As a follow-up to my last post I wanted to show you the completed steps with the bluestone treads installed.

The edges of each tread are “rock-faced” with a stone chisel to soften the look of the saw cut edges.

Viewing the two stairways straight-on, as in the previous post, you now see the bluestone treads in place and the irregular pattern flagstone landing connecting them.

Notice how the landing combines the 2 stairways into one form.

The next phase involves placing large boulders off the sides of the stairways to retain the earth at each level.

The design originally had stack stone walls off the stairways, but the boulder solution carried the boulder theme from the adjacent pool setting and helped reduce the cost at the same time.

I’ll soon show you the boulders in place and the softscape (plantings) added to complete the look.

Here’s the next post on this project.

  • Glenda
    10:07 PM, 2 November 2015

    We need these blue stone treads for a very similar purpose. Where can you get them? We need 7 treads .please let me know where I can buy them.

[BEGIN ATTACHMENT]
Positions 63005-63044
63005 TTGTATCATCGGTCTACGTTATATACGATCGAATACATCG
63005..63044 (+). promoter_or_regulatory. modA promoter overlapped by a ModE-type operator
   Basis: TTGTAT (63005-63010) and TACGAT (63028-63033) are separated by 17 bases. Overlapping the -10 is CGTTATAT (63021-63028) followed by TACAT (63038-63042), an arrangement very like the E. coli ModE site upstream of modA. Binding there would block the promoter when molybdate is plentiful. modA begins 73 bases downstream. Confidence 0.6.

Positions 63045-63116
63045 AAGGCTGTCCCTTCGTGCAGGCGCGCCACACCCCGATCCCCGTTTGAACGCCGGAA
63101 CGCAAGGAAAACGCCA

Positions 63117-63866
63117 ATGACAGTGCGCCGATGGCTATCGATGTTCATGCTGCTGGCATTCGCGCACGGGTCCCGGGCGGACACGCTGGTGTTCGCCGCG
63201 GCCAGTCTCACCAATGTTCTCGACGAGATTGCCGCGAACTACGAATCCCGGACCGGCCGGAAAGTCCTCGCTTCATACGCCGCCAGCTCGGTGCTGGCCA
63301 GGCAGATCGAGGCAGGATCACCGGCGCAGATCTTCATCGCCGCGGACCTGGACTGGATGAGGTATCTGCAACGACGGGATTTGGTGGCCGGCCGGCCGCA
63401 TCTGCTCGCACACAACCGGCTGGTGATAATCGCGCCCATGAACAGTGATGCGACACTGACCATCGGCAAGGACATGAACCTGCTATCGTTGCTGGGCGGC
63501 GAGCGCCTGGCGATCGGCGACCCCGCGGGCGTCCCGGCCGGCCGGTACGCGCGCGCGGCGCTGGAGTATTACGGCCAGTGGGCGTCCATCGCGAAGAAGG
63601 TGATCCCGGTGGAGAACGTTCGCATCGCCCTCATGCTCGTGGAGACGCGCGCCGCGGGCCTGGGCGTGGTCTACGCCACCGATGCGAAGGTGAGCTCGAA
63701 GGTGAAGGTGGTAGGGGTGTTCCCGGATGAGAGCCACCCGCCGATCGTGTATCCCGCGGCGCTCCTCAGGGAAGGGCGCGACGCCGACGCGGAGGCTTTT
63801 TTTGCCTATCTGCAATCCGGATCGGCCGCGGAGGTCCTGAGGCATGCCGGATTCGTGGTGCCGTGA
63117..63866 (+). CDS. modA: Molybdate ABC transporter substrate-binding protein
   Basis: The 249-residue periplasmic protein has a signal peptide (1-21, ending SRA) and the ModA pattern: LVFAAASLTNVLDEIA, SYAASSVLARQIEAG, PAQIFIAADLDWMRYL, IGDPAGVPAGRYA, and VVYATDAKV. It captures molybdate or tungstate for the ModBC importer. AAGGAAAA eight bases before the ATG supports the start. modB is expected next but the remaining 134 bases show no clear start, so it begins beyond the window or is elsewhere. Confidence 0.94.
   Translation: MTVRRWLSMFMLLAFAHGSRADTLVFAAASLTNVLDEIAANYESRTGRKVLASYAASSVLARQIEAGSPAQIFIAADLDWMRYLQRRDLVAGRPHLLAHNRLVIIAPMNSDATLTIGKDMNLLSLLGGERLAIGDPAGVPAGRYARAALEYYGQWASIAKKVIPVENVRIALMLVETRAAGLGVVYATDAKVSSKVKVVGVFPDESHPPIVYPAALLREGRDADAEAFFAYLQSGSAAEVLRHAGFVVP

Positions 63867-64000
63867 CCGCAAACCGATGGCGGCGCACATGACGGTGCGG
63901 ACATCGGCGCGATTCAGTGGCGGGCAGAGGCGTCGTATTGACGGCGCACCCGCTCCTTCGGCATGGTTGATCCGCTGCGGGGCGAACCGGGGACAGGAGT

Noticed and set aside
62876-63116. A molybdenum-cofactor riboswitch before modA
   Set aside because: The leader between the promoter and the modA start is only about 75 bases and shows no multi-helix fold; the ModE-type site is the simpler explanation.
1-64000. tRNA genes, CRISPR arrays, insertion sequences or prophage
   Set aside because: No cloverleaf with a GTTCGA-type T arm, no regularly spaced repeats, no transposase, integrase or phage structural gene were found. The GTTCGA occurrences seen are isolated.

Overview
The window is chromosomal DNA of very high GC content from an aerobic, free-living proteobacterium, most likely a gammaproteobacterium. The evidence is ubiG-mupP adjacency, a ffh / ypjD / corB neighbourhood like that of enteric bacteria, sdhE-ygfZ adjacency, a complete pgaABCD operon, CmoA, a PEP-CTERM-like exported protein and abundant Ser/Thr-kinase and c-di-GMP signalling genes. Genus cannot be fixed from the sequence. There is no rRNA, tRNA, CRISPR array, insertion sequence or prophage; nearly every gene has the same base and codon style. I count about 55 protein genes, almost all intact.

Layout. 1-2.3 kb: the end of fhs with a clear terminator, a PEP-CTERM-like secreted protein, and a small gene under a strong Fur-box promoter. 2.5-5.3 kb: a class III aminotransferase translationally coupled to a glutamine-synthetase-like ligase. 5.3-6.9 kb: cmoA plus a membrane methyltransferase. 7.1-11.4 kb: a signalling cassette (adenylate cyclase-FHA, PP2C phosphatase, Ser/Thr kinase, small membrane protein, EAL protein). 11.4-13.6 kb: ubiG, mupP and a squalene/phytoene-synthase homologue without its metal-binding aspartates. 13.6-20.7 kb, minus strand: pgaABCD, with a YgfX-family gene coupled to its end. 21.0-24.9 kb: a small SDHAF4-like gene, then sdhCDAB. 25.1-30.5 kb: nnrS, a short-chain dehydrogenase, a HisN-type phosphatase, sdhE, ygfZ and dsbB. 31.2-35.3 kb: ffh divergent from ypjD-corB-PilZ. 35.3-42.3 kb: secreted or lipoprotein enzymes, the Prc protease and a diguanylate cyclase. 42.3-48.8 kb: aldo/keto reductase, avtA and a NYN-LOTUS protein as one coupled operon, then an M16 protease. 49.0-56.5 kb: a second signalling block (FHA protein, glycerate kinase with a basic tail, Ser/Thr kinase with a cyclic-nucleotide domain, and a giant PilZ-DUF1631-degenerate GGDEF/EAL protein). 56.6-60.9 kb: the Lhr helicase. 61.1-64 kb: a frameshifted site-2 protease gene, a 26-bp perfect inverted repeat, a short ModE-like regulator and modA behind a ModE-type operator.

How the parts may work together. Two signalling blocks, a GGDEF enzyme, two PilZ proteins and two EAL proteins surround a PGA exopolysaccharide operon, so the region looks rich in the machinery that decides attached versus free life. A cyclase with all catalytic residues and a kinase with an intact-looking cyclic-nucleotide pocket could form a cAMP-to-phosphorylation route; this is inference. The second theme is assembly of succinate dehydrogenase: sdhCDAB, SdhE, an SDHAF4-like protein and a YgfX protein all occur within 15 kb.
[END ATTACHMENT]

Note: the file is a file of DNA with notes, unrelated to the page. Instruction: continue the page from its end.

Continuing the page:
• Roger
      8:49 AM, 3 November 2015

      The bluestone treads are from stone quarries here in the northeast (i.e. northeast PA and NY state). And as a result, bluestone is used quite a bit in this area of the country. Almost any stone supply yard in our area carries it.

      You would have to contact stone suppliers in your area and see if they have bluestone or can get it for you.

      If a particular stone is not readily available a supplier can sometimes order it. But beware — it’s the trucking/freight costs that can raise the price too high.

Leave a Reply

Your email address will not be published. Required fields are marked *